Teenagers are questioning U.S. Sen. Chuck Grassley’s push last year to roll back rules designed to keep firearms out of the hands of those with severe mental disabilities. Iowa’s senior senator should answer.
Florida teen Emma Gonzalez, a witness to the shooting at Marjory Stoneman Douglas High School, noted one year ago President Donald Trump signed a bill championed by Grassley to prevent the Social Security Administration from adding about 75,000 people on disability support to the national background check database. The group represents Americans suffering from psychotic disorders and other problems who are unable to take care of themselves. The Obama-era regulation was written after the Newtown, Conn., shooting where 26 lost their lives to a mentally disabled gunman — a response to congressional inaction.
“I don’t need a psychologist and I don’t need to be a psychologist to know that repealing this regulation was a really dumb idea,” Gonzalez said as part an emotional speech in which she mocked Grassley’s insistence that the government isn’t doing enough to keep firearms from the mentally ill.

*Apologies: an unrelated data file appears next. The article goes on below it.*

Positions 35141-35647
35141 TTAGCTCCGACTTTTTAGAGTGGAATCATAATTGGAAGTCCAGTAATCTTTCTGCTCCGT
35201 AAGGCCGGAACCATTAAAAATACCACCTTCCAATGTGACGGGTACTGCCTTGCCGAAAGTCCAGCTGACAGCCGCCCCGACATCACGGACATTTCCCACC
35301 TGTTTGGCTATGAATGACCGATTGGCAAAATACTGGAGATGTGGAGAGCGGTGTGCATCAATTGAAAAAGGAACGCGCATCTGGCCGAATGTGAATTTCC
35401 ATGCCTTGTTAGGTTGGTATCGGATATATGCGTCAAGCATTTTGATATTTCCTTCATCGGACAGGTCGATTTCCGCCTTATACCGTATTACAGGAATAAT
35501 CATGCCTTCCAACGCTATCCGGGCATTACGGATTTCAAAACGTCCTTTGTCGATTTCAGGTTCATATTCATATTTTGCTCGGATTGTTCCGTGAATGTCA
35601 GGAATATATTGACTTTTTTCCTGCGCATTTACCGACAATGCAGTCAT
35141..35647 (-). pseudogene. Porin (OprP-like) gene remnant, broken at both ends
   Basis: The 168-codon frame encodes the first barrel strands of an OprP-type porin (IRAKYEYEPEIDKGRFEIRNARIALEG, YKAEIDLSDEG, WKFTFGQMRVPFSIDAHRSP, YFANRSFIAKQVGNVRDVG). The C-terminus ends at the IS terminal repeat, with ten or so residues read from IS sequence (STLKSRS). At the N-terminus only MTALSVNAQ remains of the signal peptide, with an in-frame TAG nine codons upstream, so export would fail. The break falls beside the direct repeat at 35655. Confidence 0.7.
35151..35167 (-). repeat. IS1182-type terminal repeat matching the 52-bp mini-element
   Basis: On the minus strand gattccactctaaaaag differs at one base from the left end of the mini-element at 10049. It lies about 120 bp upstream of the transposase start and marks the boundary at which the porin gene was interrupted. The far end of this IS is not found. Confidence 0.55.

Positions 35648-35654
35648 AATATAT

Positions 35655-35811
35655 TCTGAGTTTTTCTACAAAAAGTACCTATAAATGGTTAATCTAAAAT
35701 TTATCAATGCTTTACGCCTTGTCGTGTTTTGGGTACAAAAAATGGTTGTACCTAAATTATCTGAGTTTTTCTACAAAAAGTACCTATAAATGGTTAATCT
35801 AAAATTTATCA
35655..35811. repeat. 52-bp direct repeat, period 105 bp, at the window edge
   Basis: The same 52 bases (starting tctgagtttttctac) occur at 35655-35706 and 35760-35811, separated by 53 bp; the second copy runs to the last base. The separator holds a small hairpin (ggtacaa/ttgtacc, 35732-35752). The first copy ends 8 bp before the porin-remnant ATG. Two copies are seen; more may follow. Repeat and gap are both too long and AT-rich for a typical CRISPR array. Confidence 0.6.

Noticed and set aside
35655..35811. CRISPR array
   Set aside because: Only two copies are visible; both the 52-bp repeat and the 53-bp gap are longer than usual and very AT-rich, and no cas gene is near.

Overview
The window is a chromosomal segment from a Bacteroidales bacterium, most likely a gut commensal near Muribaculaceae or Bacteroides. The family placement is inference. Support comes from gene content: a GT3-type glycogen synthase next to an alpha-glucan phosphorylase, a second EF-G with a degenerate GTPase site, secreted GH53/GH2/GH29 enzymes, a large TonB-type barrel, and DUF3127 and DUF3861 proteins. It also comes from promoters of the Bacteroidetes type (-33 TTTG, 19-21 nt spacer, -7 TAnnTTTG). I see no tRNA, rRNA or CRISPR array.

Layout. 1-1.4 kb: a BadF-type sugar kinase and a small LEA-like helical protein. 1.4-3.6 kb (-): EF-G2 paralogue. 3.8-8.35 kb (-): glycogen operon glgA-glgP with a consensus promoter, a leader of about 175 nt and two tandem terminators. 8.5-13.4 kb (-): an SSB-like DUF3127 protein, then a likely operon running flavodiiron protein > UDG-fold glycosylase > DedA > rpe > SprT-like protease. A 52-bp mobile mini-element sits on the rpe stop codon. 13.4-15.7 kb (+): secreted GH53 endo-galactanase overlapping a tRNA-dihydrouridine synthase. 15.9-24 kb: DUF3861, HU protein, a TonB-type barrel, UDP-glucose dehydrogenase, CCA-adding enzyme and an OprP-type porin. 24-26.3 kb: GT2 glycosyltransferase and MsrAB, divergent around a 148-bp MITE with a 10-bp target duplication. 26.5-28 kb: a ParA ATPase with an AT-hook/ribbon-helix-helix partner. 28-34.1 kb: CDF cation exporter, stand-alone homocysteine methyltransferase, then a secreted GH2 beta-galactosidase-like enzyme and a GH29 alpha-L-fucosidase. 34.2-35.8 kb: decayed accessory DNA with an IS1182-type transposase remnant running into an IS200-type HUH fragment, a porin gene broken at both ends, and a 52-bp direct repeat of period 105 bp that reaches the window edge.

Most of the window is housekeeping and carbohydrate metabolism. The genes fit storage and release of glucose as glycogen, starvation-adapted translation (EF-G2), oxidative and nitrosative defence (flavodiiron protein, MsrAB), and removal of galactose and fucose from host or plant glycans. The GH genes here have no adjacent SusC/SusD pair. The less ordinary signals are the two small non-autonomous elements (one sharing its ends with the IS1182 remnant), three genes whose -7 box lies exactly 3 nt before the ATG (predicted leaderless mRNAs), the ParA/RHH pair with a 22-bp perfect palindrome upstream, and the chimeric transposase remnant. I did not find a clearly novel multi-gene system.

Grassley’s office later circulated its reasons for supporting repeal alongside a list of like-minded advocacy groups — a diverse list that included the ACLU, the National Disability Rights Network and the National Association for Gun Rights, among others. Late Friday, the senator’s office circulated yet more information.
Grassley has long lamented the inability of state governments and federal agencies to cooperate and communicate information relevant to the national background check database. And, to his credit, he has convened hearings on the subject.
This week, questions from Grassley regarding warnings about the Florida shooter prompted FBI officials to brief congressional staff members.
But all of this talk has not resulted in action.
While perhaps imperfect, the Social Security Administration regulation applied only to people who require a personal management trustee; it included an option to appeal.
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Grassley says it did not adequately protect the rights of people with disabilities. The position is reasonable but still lacks an explanation as to why the rule was scrapped instead of improved.
Teenagers across the nation are asking; they deserve a complete answer.
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